Here's the engine, hanging from the hoist during mount fabrication. Alternator and flexplate installation are final, except for the flexplate bolts and the upper alternator bracket. I also tested my little 16 Ah battery to see if it and the Sentra starter would turn the engine over, and they work great! The powder paint shop painted all the teeth on the ring gear, which I don't expect to last long.

The view of the other side.

Project Update - as of May 5, 2002, the BETTER way to do the starter mount and oil connections!

My starter mount plate (former /generator filter adapter) was never welded together. Instead I opted to "braze" it with aluminum, something that I've never felt really good about. As mentioned above, this is a high pressure oil application, so I decided to make another one. I bought a Lincoln Squarewave 175 TIG welder at Oshkosh last year, and expected that it would "change my life and the way I do things". Indeed it HAS!

I bought another "generator adapter" for early Vairs from Lon at Corvair Underground, and installed it, leaving my starter in place. I lamented that if that bracket weren't angled, and shaped just a little differently, it would mount my starter just fine, while retaining the filter bypass and pressure sensor location, not to mention removing about 12 inches of potential oil leak territory where my brazing had been.

Because of my flywheel location, it was obvious that I had to cut the filter mount away, so I tried to cut it out in the middle so that I could use the filter mount remotely. I only wish that I'd thought about it a little more, and I'd have cut it at a 25 degree angle vertically, which would have made the cuts perpendicular to the oil passage, making it far easier to get the tap started straight.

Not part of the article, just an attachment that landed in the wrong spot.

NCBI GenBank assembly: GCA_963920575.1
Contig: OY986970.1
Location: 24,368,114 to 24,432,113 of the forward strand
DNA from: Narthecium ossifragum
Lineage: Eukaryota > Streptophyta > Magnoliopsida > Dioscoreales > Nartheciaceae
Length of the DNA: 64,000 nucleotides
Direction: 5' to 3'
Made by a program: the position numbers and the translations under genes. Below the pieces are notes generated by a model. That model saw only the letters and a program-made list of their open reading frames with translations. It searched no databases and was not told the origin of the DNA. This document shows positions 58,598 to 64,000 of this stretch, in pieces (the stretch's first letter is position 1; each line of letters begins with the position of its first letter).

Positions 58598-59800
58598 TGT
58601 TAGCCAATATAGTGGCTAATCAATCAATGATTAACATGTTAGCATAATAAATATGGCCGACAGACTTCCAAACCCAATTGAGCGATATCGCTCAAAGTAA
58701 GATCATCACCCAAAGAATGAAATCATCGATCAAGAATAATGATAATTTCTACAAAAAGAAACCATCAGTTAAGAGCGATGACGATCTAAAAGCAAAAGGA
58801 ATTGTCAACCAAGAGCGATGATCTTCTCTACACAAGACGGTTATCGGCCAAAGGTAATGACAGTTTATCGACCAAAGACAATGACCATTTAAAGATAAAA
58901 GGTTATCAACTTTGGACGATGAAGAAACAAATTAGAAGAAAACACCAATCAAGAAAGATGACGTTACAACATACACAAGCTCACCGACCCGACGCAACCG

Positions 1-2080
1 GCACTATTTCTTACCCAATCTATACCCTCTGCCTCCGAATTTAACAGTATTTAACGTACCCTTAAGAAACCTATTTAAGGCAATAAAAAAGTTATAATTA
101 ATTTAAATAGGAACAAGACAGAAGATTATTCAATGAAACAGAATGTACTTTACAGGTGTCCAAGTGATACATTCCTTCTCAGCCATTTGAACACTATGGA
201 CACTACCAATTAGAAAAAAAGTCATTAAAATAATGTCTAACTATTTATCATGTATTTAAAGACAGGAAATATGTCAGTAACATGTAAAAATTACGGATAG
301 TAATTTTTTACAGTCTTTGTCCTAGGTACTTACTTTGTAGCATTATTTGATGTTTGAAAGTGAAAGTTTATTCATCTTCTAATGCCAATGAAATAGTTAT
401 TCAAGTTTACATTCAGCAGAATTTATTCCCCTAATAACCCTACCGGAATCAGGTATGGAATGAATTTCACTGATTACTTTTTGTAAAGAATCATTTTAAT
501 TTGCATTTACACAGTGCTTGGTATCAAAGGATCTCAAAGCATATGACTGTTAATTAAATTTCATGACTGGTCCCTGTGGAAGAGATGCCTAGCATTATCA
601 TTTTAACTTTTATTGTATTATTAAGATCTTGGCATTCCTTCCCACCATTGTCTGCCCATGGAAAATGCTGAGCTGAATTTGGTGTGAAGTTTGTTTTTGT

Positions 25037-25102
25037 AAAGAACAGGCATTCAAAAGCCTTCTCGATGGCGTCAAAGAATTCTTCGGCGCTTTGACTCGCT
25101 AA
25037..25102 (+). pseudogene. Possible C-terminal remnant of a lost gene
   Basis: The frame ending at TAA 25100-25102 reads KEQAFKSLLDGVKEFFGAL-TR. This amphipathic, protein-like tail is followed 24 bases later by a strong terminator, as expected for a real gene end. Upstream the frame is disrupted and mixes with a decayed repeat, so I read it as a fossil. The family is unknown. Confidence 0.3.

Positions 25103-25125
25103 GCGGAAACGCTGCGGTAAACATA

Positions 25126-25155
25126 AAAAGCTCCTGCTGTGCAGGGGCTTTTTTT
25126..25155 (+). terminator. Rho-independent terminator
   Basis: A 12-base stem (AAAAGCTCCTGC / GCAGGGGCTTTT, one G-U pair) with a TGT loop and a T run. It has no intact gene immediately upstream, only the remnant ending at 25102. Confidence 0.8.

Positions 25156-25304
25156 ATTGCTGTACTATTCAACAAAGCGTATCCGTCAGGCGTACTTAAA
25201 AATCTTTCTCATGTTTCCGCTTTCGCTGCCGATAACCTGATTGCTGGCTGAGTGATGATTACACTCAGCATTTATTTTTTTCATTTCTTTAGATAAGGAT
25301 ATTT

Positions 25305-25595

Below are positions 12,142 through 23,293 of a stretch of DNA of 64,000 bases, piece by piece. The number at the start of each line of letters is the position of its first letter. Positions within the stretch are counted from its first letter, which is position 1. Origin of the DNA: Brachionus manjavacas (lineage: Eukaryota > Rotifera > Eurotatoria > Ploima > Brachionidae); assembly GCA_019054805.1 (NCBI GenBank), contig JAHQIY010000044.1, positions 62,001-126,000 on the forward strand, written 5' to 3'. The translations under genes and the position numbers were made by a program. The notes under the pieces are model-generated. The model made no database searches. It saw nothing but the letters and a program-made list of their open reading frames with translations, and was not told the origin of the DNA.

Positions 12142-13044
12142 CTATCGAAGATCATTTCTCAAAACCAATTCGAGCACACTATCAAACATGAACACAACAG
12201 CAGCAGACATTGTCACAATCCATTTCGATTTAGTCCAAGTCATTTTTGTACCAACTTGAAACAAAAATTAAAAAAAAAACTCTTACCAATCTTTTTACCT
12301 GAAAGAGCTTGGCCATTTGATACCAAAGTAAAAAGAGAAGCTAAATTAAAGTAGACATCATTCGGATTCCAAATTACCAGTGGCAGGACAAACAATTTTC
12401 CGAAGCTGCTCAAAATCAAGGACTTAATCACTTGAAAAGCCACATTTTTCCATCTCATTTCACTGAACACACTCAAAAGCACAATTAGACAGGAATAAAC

These holes are .75" on center, which leaves enough room for NPT/JIC adapters, but not enough to actually TURN the swivel nut on the hose, so I had to put an elbow on one of them to put some distance between the two swivel nuts. If I had intentionally angled my holes while tapping, I could have made them both fit. This filter adapter is very light, uses stock Corvair filters, and has the benefit of being able to mount (using the top bolt through an angle bracket of .090 aluminum) such that it can be rotated 360 degrees for any possible configuration. And best of all, it was FREE!

After looking at this "bad geometry" situation for a while, and considering my newfound ability to melt metal wherever I want it now, I occured to me that by simply welding a tab of aluminum into the right place, I could use the entire generator/filter adapter, bypass and all, and eliminate the effort and potential leakage of my previous design. I didn't have any 3/8" aluminum on hand, so I cut a chunk out of a piece of angle from the local recycler.